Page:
In a society that is currently consumed – legitimately – by an epidemic of bullying, I’m going to go out on a limb by saying that I really wish everyone would stop being so nice.
To be clear, it’s not that I feel that people need to be mean, because that’s never necessary. But what’s lacking – what we’re all craving without saying a word – is what should be the basic human instinct to be blunt, to-the-point and downright stern.
Because there are no winners in the everyone-gets-a-trophy-mentality. Quite the contrary, when we practice this nonsense, all we’re delivering is a distorted reality that just prolongs the inevitable lessons to be learned. In other words, don’t tell me what you think I want to hear, because the people who can do that are a dime a dozen. Think what you say is going to hurt me? Well, try me. Give it a shot.
This distinction – between nice and necessary – is where I personally feel the fitness industry meets a great divide. We currently have no shortage of professionals posing as cheerleaders, of people who tell others that they’re wonderful for doing the basics of what has to be done. This is not to say there’s no point in positive reinforcement, but rather that when it’s used haphazardly it can provide a sense of false hope. I really think we waste time underestimating people’s own expectations for themselves. It’s time to raise the bar.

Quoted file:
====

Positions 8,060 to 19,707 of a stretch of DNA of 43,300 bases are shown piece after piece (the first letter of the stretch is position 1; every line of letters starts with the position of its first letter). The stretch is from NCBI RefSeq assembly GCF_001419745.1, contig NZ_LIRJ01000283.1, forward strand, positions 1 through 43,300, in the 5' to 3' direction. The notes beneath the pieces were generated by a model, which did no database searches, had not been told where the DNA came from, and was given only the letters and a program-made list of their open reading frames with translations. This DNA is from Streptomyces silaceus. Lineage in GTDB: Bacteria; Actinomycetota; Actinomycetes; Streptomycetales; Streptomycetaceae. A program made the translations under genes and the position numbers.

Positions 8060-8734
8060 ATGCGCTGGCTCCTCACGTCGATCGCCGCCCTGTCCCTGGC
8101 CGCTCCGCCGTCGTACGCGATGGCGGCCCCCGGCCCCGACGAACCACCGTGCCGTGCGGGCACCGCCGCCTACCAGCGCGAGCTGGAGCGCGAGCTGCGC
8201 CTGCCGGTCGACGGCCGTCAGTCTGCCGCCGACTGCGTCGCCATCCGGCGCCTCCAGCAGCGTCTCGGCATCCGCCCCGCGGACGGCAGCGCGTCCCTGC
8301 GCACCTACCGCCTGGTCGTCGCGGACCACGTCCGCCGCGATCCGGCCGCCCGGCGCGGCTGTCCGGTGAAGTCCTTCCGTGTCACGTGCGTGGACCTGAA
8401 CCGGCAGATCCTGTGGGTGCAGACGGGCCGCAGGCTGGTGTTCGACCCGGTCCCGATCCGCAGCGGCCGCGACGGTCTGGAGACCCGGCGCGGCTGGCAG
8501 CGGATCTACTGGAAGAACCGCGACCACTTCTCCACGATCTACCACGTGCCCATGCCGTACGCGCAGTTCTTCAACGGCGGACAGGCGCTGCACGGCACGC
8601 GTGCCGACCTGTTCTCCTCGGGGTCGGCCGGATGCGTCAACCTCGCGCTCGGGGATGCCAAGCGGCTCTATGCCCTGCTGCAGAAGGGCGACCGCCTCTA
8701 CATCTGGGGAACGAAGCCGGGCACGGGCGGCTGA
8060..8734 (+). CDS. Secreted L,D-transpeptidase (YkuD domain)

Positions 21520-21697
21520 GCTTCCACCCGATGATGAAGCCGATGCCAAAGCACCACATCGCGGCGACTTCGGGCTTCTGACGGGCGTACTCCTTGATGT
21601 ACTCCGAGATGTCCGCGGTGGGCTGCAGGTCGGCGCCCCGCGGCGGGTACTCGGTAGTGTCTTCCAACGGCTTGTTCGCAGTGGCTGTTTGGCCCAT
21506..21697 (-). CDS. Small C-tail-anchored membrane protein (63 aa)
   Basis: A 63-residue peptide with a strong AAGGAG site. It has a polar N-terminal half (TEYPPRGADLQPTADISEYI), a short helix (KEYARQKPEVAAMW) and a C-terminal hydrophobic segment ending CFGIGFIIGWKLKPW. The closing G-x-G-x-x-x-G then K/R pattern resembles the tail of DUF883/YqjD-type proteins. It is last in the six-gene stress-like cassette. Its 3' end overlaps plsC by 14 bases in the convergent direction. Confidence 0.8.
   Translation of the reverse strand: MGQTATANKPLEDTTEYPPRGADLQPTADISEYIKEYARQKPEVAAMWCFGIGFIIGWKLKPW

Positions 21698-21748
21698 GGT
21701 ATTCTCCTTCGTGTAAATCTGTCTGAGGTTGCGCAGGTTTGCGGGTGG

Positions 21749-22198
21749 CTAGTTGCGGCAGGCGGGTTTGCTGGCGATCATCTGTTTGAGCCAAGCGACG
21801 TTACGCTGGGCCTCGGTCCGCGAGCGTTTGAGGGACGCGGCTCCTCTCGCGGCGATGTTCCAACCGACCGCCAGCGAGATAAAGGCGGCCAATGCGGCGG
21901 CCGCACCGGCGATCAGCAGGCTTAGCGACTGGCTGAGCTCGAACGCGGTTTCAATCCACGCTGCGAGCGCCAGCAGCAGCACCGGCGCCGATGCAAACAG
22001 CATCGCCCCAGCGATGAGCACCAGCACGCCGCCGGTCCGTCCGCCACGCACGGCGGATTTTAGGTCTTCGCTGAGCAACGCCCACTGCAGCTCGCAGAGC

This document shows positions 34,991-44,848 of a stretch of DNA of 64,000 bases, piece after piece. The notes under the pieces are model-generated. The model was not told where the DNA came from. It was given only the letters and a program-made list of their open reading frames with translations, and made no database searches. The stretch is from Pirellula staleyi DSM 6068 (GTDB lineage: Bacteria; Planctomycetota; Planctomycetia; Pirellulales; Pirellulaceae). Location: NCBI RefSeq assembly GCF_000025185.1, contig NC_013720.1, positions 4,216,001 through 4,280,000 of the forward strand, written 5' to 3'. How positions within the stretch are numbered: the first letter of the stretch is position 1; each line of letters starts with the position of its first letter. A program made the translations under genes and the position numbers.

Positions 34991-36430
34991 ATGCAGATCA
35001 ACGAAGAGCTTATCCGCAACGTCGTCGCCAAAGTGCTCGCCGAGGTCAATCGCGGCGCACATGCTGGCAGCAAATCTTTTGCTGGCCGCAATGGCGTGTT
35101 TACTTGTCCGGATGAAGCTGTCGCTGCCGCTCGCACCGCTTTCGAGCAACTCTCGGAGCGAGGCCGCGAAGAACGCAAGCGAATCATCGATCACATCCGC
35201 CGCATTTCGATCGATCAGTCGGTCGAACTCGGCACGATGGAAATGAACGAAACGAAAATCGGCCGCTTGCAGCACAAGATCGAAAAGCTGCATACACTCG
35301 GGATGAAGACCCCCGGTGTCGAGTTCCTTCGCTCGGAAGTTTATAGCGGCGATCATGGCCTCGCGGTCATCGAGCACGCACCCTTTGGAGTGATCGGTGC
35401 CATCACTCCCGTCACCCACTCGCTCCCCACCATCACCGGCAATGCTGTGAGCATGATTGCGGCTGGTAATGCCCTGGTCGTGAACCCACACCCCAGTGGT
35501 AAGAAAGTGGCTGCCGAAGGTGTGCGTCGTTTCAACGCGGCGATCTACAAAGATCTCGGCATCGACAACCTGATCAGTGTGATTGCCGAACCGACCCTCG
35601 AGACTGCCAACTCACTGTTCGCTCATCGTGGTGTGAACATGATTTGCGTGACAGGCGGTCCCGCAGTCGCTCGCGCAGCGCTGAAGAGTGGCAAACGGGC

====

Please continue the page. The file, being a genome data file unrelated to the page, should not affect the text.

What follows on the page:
I strive to practice this candor in all walks of my life, despite the fact that my intentions are often misunderstood. A dear friend of mine refers to this filter-free commentary as “salt,” as in the substance that when it’s applied to your wounds, makes you shiver down to your very core. Because that’s when we know we’re actually feeling, when we’re alive and when we have the opportunity to step back and ask ourselves why we hurt. And I wouldn’t trade it nor the people in my life who deliver it for anything, because it has all lead to an existence that is perfectly seasoned with every bite of the fork.